802.11a, referred to in full as IEEE 802.11a, is the first wireless networking standard ever created. It was developed by the Institute of Electrical and Electronics Engineers LAN/MAN Standards Committee (IEEE 802) and ratified in 1999. 802.11a operates in 5 GHz band, which protects it from interference from external sources. It features a maximum raw data rate of 54 Mbps. If required, the data rate may be reduced to 48, 36, 24, 18, 12, 9 then 6 Mbps.
Of the 52 COFDM sub-carriers, 48 are used for data transmission and the remaining 4 are pilot sub-carriers with a carrier separation of 0.3125 MHz. The sub-carriers may employ the following digital modulation schemes: binary phase-shift keying (BPSK) for 6 and 9 Mbps, quadrature phase-shift keying (QPSK) for 12 and 18 Mbps, 16-quadrature amplitude modulation (16-QAM) for 24 and 36 Mbps, or 64-QAM for 48 and 54 Mbps.
Orthogonal components are generated and decoded in baseband using digital signal processing (DSP). At the transmitter, the components are then upconverted to 5 GHz. Generation of the time domain signal is done by taking an Inverse Fast Fourier Transform (IFFT). The receiver will then downconvert, sample at 20 MHz before doing an FFT to retrieve the original coefficients.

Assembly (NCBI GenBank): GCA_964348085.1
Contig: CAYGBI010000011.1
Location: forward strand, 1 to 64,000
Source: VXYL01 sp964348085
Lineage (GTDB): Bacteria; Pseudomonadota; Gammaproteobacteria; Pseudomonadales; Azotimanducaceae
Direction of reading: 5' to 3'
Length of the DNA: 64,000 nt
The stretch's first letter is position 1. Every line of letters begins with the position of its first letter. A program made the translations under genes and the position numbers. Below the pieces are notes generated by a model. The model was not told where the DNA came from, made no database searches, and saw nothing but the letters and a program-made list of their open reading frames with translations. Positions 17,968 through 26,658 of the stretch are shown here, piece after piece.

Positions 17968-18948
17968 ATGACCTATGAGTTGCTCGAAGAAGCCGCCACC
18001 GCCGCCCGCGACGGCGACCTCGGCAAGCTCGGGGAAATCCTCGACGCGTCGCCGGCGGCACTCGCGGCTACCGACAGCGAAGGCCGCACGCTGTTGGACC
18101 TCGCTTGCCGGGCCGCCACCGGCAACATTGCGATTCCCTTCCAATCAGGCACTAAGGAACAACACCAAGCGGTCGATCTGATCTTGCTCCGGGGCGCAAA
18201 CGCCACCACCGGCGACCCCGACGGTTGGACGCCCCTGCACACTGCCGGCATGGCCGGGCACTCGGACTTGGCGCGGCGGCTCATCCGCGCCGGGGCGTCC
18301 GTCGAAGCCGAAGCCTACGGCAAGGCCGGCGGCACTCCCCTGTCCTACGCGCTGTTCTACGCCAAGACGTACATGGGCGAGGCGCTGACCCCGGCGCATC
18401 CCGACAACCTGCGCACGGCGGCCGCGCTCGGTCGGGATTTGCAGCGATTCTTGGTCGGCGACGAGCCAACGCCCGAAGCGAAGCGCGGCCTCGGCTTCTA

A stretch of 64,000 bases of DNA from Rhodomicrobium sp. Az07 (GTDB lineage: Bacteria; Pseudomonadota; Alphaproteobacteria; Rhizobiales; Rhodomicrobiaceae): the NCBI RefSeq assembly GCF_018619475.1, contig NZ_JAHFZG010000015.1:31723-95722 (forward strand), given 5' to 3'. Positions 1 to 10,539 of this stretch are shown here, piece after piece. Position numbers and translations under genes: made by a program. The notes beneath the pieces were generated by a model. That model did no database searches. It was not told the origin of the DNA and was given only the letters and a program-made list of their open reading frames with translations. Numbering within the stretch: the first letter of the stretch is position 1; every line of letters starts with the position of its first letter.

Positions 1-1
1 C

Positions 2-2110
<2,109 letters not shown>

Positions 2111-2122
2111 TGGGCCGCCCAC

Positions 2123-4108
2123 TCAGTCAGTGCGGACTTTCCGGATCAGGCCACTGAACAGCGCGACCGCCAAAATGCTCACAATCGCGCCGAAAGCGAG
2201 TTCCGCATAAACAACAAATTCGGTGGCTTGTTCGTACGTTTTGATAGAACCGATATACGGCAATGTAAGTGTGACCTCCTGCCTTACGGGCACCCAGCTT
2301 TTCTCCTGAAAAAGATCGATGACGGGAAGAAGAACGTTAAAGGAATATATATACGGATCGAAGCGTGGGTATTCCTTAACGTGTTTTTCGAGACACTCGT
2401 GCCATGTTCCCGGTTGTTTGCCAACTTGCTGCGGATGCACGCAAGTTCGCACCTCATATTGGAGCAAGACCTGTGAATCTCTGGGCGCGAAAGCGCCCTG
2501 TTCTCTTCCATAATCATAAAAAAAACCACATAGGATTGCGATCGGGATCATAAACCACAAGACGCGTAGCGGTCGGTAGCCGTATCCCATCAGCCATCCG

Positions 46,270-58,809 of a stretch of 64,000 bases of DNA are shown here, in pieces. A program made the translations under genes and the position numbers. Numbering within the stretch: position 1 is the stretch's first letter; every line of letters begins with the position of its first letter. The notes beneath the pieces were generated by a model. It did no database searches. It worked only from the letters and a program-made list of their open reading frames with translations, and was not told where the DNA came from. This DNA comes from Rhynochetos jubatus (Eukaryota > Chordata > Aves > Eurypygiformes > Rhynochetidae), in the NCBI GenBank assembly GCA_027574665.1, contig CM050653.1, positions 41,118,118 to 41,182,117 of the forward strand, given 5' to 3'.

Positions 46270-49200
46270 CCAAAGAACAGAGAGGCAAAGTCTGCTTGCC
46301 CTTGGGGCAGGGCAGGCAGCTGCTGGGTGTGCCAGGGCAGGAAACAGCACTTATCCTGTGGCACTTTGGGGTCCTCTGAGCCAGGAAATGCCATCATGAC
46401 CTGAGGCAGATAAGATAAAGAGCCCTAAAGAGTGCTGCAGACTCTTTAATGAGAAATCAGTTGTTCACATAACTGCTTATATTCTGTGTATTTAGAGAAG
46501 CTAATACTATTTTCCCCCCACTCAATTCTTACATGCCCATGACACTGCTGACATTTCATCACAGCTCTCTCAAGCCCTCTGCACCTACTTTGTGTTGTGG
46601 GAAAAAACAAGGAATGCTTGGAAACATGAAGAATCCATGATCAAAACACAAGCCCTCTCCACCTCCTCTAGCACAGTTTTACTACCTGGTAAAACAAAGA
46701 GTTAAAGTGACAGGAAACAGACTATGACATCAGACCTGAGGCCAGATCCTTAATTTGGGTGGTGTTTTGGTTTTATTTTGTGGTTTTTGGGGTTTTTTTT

The original version of 802.11a had 12 or 13 non-overlapping channels. Of these channels, 12 could be used indoor, and 4 or 5 may be used in outdoor point to point configurations. In order to add another 12 to 13 channels, a 5.47 to 5.725 GHz band may be a secondary user through a sharing method derived in 802.11h.
In comparison with two more popular 802.11 amendments, 802.11b and 802.11g, 802.11a held an advantage on bandwidth as it used a 5 GHz band while 802.11b and 802.11g used 2.4 GHz bands, which were susceptible to interference from microwave ovens, baby monitors and cordless telephones. It had more usable channels, about 4 to 8 times as many as that of 802.11b or 802.11g.
However, the high carrier frequency also has a disadvantage, since the effective overall ranges of 802.11b and 802.11g exceeded that of 802.11a, and their signals could penetrate further, since 802.11a signals were easily absorbed by walls and solid objects. There was also a disadvantage in marketing: since the 5 GHz components needed were harder to manufacture, 802.11a products experienced a delay in shipping, and they were also more expensive than 802.11b.
Since they operate on separate bands, 802.11a and 802.11b are not interoperable. However, dual-band or dual-mode Access Points and Network Interface Cards (NIC), which are now widely available in markets, will allow interoperation between the 802.11a, b, and g.